as mentioned earlier, i believe there is no right or wrong in whichever you react. it’s just the differences in mentality and values which are built on years and years of history around the world. one thing i can say is, being a native of a mono-cultural society, we are expected, by our fellow country people, to act in certain ways to conform to what the society believes in. in such environment, sometimes it can be hard to have differences in opinion, especially when you are exposed to a multitude of ideas and are surrounded by a diversified group of people.

being among different cultures, ethics and ideologies, sometimes it gets pretty confusing in regards to what i should or want to have faith in. of course i am proud to be japanese and love our culture dearly, but on the other hand there are certain ideas that i do not agree to, but i find it hard to voice it. i am afraid of not being accepted, and am scared of being regarded as a traitor. perhaps this characteristic itself is the most japanese quality that i possess and try so hard to disguise.

i don’t know how to finish this essay, as i guess there is no relevant answer to what i am questioning. ok, i sign off here, will let it lie and observe…

wow blog –

last night i was trying to look up some recipe on the internet for an italian dish and came across this amazing blog called by a swiss gentleman. the blog is about food & cooking – the theme may not be so unique these days (well, mine included), but his blog is something totally special from any other food blogs that i have ever encountered.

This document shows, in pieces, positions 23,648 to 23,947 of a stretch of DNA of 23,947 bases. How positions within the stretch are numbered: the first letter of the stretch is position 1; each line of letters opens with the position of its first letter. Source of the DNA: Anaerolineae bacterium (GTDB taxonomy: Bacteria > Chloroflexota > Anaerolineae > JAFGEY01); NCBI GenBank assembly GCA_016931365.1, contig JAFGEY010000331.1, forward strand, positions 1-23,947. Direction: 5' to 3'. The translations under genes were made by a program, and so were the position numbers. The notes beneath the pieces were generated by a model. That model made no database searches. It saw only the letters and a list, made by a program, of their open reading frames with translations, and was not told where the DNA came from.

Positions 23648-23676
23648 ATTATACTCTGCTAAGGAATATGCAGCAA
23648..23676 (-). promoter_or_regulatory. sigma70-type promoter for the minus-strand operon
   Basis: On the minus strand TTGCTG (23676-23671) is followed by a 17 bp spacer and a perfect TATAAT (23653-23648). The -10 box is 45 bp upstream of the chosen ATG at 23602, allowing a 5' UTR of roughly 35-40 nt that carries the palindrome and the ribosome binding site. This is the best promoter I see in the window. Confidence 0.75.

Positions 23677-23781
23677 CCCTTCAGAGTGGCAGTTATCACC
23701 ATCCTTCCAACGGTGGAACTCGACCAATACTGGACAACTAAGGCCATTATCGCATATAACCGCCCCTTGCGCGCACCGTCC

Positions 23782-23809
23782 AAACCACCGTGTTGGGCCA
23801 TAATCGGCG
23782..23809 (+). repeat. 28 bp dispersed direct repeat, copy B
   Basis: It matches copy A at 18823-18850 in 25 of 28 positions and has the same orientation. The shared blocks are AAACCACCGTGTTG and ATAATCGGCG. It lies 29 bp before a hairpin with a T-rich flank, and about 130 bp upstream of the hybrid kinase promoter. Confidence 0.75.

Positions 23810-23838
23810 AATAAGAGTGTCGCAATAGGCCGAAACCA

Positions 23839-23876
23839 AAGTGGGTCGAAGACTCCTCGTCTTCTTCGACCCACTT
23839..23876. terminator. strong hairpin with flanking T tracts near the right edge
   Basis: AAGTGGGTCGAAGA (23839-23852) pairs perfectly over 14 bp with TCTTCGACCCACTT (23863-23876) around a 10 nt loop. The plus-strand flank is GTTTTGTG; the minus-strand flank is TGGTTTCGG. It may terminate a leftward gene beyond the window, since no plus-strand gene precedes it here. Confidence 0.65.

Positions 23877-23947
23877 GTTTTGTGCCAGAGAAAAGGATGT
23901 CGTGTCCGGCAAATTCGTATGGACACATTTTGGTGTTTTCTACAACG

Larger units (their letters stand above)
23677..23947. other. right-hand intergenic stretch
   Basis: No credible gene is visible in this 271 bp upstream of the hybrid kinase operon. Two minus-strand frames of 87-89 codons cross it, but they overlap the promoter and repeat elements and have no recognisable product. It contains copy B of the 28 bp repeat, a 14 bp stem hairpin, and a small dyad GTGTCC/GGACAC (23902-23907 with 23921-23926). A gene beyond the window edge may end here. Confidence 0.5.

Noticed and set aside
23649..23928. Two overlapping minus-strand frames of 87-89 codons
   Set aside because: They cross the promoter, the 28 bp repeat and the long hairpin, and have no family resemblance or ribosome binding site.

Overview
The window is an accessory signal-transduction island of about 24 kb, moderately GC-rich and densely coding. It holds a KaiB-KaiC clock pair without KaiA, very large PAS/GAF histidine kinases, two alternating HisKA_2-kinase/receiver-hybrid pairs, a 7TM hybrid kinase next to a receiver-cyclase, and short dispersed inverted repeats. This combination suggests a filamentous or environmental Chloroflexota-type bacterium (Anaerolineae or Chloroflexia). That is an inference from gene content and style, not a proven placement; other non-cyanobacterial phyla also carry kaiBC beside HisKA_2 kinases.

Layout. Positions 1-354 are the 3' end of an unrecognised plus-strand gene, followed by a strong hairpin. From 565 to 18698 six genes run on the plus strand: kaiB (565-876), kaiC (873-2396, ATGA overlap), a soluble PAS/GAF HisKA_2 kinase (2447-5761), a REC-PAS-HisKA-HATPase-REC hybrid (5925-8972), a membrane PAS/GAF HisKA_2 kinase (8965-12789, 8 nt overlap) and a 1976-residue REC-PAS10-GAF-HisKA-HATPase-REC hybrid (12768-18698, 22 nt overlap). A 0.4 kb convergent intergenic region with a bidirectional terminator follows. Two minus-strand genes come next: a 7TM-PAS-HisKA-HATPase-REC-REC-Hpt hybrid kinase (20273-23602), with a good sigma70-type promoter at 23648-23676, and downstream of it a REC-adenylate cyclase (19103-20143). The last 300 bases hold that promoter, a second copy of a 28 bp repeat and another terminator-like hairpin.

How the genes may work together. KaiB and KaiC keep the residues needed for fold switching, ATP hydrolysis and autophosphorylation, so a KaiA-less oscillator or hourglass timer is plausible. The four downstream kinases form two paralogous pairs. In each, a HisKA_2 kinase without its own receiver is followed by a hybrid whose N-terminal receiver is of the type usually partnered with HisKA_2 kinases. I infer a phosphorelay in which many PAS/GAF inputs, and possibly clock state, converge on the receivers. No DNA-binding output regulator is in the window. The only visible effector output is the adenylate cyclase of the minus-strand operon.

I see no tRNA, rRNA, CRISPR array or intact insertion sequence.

what is so special about it? perhaps it is the diversity of his recipes, the quality of all the photos (his kitchen looks like a photo studio), his nice & beautiful kitchen utensils, the attention to details, the preciseness of his explanations, the fact that the recipes are translated into 4 different languages (my gosh), his passion and interests to different types of cuisines, the consistency of his themes, etc. etc…. browsing through his blog, i realised that he’s even been here in japan, enrolled in a cooking class for soba noodles, visited a craft centre for japanese knives, went shopping at a famous kitchen tool street called 合羽橋 (kappabashi). and he is not even a professional cook, but is working in finance/legal sector… just incredible.

going through his blog, i felt as if i bumped into a long lost friend, with whom i used to share my childhood in the past. maybe it is because we share something in common, even if it is over the cyber space. it is funny to get caught by this feeling of nostalgia from someone i have never met.

a newcomer – water from canada

due to the ongoing problem of the nuclear reactors in fukushima, there have been some concerns on contaminated water and food products also in tokyo. taking precautions, we have hired a water dispenser and are buying gallons of spring water from a company called canadian springs (its distribution agency happens to be located in our neighbourhood in tokyo).